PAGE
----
Volume 93, Issue 47

Tuesday, November 23, 1999


UWO dealt blow by province

TA strike looms at Toronto U

Ad hoc committee fails in close Senate vote

Four year BAs and BScs considered

A week of false alarms and theft

Report reveals funding concern

Caught on campus

Bass Ackwards

Ad hoc committee fails in close Senate vote

By Stephanie Cesca
Gazette Staff

"Motion fails," were the first words Western president Paul Davenport said after a proposal to establish an ad hoc committee was struck down at Senate Friday by a 28 to 26 vote.

The motion, first raised during October's Senate meeting by former student senator-at-large Michael Lawless, was intended to examine the way four engineering students were penalized for vandalizing several campus residences during Orientation Week.

"I'm disappointed, but it was a good fight," Lawless said. He added, however, a lot of clarification could have been attained if the committee had been approved. "I don't understand what harm could [have] come of this."

Although the motion failed, student senator-at-large Dave Braun said he was glad that at least the possibility was considered. "I think it really raised awareness throughout Senate," he said. "The right changes can be made through another avenue."

Chris Sinal, a Huron College councillor, said he too was disappointed and believed Senate made a poor decision. He explained the academic calendar upon which students are penalized is open to too much interpretation.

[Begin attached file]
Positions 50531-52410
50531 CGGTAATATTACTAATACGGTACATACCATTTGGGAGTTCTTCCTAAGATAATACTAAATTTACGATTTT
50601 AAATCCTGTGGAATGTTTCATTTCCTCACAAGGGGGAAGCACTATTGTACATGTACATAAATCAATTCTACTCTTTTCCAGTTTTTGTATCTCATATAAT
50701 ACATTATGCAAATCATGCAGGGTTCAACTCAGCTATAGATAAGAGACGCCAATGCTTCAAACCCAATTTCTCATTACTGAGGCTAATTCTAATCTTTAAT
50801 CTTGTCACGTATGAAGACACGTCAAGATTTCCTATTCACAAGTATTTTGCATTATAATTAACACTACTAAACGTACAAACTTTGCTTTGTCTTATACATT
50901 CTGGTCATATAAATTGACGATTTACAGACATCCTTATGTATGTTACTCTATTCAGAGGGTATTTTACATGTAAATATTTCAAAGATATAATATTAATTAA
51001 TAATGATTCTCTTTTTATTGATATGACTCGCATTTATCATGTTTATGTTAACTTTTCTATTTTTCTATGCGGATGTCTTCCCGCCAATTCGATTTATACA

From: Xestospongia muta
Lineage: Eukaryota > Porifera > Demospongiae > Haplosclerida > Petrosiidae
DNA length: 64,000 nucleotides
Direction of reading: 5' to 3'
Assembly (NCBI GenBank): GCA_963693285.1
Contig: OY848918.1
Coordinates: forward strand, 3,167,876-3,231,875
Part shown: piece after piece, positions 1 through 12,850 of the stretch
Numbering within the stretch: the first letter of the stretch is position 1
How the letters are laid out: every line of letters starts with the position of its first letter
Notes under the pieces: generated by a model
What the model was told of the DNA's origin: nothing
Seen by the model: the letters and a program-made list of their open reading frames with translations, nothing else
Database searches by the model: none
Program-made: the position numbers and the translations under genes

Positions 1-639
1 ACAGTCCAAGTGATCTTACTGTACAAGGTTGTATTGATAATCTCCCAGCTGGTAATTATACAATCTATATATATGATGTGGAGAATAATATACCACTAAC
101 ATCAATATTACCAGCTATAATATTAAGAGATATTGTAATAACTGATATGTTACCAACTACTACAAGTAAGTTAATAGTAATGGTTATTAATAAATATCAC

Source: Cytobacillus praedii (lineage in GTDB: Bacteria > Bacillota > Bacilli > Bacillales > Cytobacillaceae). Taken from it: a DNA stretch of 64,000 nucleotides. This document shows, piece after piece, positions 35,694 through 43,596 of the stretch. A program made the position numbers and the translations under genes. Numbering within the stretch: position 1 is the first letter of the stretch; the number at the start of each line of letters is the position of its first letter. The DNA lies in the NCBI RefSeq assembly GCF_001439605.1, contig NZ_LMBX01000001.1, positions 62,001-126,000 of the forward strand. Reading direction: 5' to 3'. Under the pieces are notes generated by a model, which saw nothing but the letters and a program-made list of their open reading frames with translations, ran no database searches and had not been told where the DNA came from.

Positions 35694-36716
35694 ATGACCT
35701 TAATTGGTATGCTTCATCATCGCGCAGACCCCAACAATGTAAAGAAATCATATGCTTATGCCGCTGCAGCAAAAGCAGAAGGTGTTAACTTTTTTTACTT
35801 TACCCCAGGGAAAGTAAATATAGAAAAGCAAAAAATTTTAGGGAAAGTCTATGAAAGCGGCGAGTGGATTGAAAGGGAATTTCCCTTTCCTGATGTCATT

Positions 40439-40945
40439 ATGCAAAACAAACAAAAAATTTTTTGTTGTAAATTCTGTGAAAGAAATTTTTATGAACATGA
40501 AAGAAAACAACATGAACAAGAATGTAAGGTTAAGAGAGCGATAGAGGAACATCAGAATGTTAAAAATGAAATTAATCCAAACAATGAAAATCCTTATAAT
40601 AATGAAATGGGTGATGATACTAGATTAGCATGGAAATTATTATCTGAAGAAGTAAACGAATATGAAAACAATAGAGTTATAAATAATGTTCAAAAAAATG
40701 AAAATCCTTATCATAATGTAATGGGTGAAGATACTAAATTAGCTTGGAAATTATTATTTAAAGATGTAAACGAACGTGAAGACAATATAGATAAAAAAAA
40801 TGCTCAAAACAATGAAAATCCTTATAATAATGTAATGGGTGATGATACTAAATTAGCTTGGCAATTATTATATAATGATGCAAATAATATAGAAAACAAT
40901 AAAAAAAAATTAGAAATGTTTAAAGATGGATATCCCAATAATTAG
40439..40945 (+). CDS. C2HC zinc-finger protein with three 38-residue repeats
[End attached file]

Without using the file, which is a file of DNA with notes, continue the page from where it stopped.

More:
Peter Mercer, VP-administration, said he opposed the idea of the committee and added he believed the Board of Governors and Senate shared the responsibilities of governing the university. Establishing the ad hoc committee would have been an unwise decision, he said, as it would divide responsibilities within the university.

Other options exist in dealing with situations where confusion arises over incidents of this kind, Mercer said, similar to a former committee which existed to look at student offences.

Brian Timney, psychology professor and senator, explained a vice-provosts advisory committee on student code of conduct existed a couple of years ago. The committee was intended to look at student violations, similar to the incident involving the four engineering students.

For the last few years, the committee has been inactive, Timney said, however, a set of official policies on conduct are presently being drafted. "This is still in the works. I have a couple of preliminary drafts right now. My plan is to have everything in front of Senate by April."

Timney added this committee would encourage and accept recommendations by any sector of campus before creating a final draft.

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Copyright The Gazette 1999